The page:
The fluctuations of these applied voltages are employed as output signals Oa and Ob from the junctions of hot wires 30a and 30b and fixed resistors 33a and 33b, respectively. The output signals Oa and Ob each contain direct components corresponding to the velocities of steady-state flows and alternating components corresponding to local velocity fluctuations of intake air due to Karman vortices. The hot wires 30a and 30b are alternately subjected to Karman vortices K occurring on either side of vortex generator 2 so that the alternating components in the output signals Oa and Ob are synchronous with the generation of vortices, but are 180 out of phase.

The outputs of vortex sensors 3a and 3b are inputted through a pair of coupling capacitors 38a and 38b, which remove direct components from the outputs, to a differential amplifier 50 to be amplified. The output of amplifier 50 is transformed by a wave conversion circuit 51 into a train of rectangular pulses. A voltage at the junction of resistors 52 and 53 connected across a power supply +V is applied as a reference level to the plus input of amplifier 50, and also as a reference level to a comparator constituting the wave conversion circuit 51.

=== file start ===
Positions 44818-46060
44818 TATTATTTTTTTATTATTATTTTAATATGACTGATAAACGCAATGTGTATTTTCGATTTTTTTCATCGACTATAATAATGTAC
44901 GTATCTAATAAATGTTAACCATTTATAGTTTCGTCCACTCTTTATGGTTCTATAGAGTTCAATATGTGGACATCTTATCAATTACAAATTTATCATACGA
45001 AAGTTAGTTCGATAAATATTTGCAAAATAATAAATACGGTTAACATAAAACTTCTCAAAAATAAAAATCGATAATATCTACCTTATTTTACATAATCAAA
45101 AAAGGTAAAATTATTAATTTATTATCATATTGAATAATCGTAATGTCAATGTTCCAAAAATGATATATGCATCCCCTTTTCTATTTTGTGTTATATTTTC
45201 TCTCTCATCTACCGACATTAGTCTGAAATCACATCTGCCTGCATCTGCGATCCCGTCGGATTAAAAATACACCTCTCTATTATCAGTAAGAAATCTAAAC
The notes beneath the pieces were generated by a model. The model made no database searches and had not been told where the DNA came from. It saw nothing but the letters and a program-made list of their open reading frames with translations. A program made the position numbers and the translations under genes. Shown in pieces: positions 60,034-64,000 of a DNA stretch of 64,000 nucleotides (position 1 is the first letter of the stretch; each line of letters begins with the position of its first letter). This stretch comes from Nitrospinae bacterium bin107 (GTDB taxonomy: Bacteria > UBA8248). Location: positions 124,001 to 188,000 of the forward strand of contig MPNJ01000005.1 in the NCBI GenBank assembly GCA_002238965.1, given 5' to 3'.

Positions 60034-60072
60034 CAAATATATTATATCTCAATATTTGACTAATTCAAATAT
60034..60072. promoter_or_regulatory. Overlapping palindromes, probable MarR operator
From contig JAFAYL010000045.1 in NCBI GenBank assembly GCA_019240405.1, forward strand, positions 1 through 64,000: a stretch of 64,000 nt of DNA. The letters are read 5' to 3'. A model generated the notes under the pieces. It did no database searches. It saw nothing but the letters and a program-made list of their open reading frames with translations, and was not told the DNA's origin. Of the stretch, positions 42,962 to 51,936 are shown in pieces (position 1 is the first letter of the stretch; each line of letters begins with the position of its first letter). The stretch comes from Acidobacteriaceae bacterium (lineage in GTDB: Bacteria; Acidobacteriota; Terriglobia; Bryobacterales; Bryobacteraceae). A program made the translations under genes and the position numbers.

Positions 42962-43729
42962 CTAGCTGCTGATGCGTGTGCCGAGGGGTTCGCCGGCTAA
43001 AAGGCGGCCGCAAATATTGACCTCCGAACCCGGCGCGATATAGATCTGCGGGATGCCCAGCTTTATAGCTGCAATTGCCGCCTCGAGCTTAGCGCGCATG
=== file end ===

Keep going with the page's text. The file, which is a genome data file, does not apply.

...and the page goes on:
Referring again to FIG. 4, a throttle switch 7 is mounted on a throttle valve 6 within air intake passageway 1 and is closed when throttle valve 6 is opened to an angular position exceeding a predetermined extent of opening.

The Karman vortex pulses of shaper 5, and ON and OFF signals of throttle switch 7 are inputted to a control unit 10 together with the signals from a crank angle sensor 8 and an intake-air temperature sensor 9.

Thus, when vortex generator 2 produces Karman vortexes alternately and regularly on its downstream side, these vortexes are sensed by sensors 3a and 3b, shaped by shaper 5 into a rectangular pulse signal, the frequency of which is measured by control unit 10 to calculate the air intake flow. Throttle switch 7 indicates the level of fluctuation of intake air flow by signalling whether or not the opening of throttle valve 7 exceeds the predetermined opening value. Control unit 10 effects the following signal process in accordance with the signal from throttle switch 7.

When throttle switch 7 is off, namely, when fluctuations in the intake air are relatively weak, the average frequency of Karman vortex formation during rotation of the crankshaft through a predetermined angle is calculated, on the basis of which the intake air flow is calculated. In more detail, Karman vortex signals falling within the predetermined crank angle are stored and averaged in control unit 10. The signal representing the average of these Karman vortex values is sent to a fuel injector 11, thereby causing injector 11 to inject an appropriate amount of fuel.